All best,
Johnm

Offline Bunker Hill

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Re: Spanish Fandango/Flangdang?
« Reply #6 on: May 12, 2006, 12:26:04 PM »
If memory serves correct Furry Lewis made a none too convincing stab at it in 1968 on a Saydisc LP and I think Art Rosenbaum recorded Indianapolis resident Bertha Lee Jones in late 50s/early 60s attempting it too.

Bo Diddley had fun with the tune for Chess in the 50s but that's another story.... >:D

Offline sofingraw

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Re: Spanish Fandango/Flangdang?
« Reply #7 on: March 08, 2012, 08:38:39 PM »
This is complete hearsay, but I recall reading 'somewhere' that, included with a specific brand of old-time guitar (Harmony, Stella perhaps?) ordered from Sears was a 'lesson' on a tune with this name, and included was information on tuning to 'Spanish' tuning. This could explain where all of these different artists picked up on it.

Once again, I cannot remember the source for this, and I also cannot confirm it, but it sounds plausible to me. can anyone confirm, or deuink this?

Offline Lastfirstface

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Re: Spanish Fandango/Flangdang?
« Reply #8 on: March 08, 2012, 08:52:07 PM »
Sofingraw- I think what you might be referring to is the introductory tablature that was distributed with parlor guitars in the 19th century. Jas Obrecht wrote an interesting piece concerning the history of this tune and of the tune "Sabastapol" and their relationship to later blues playing and terminology:

http://jasobrecht.com/blues-origins-spanish-fandango-and-sebastopol/

Offline Rivers

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Re: Spanish Fandango/Flangdang?
« Reply #9 on: March 09, 2012, 05:10:02 PM »
Thanks, really interesting article.

Offline sofingraw

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Re: Spanish Fandango/Flangdang?
« Reply #10 on: March 11, 2012, 07:56:50 PM »
Yes thank you for finding/posting that! I can't be sure that was the article I read (it seems better!), but I think that dlears up at least part of the mystery of this tune, if not most of it.

Offline Michael Cardenas

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Re: Spanish Fandango/Flangdang?
« Reply #11 on: March 12, 2012, 02:53:28 AM »
This tune is the Classical Gas of its era. My thought is banjo players picked up on it heavy in the 1880's and by the 1890's it became a common ground in which both guitar and banjo players could relate. This might have formed a sort of oral tradition around the song wherein anyone out of Open G could participate. However, I can't see mountain musicians halting a jam session in the late 19th century to go grab their sheet music, but I do believe the tune was an easy-going pleasantry for which rural artists could share a universal appreciation in solid melody. I hear this ideal of history in the Seven Foot Dilly version.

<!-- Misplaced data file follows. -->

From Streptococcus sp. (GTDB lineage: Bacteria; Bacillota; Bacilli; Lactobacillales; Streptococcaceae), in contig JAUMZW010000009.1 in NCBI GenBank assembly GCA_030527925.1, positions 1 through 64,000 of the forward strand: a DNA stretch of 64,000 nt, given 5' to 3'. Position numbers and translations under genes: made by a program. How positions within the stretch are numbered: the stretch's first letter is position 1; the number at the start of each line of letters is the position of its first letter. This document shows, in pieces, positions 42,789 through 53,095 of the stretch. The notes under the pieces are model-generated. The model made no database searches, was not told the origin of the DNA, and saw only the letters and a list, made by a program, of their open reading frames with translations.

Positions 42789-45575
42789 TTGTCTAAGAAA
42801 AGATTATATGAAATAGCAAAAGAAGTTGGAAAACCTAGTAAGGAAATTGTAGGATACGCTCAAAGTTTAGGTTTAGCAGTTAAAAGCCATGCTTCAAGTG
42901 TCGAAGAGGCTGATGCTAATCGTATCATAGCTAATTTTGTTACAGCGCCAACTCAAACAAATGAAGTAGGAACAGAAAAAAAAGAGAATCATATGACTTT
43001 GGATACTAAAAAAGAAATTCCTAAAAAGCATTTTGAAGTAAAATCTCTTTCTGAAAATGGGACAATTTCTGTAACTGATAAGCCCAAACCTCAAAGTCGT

WHY Why why did banjo players pick up on it so much? My guess would be guitarists lost some interest after 20 years of initial publication and to keep the fires burning publishers got the idea to disseminate it among the banjo community. Once all these banjoists have further truncated the melody, the guitarists return as if to say, "Oh yeah, sure I remember that old tune." By this time the banjoists have streamlined it. Interesting that regardless of who plays it; Blake, Seeger etc. the song still retains/informs a quaint bygone parlour feel.
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Offline Stuart

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Re: Spanish Fandango/Flangdang?
« Reply #12 on: March 12, 2012, 08:04:56 AM »
...I hear this ideal of history in the Seven Foot Dilly version...

cf. John Fahey's "Hawaiian Two-Step."

Offline Michael Cardenas

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Re: Spanish Fandango/Flangdang?
« Reply #13 on: March 12, 2012, 12:54:29 PM »
...I hear this ideal of history in the Seven Foot Dilly version...

cf. John Fahey's "Hawaiian Two-Step."
Whenever I hear Fahey play that descending middle eight, his approach puts me in the mind of a melodeon.
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Offline Stuart

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Re: Spanish Fandango/Flangdang?
« Reply #14 on: March 12, 2012, 02:48:16 PM »
He also did it as "Spanish Two-Step," without the ukulele(s), something  I should have mentioned. 

Here's a link to a reprint of Charles Wolfe's article on John Dilleshaw:

http://www.1001tunes.com/fiddlers/dilly1.html

http://www.1001tunes.com/fiddlers/dilly.html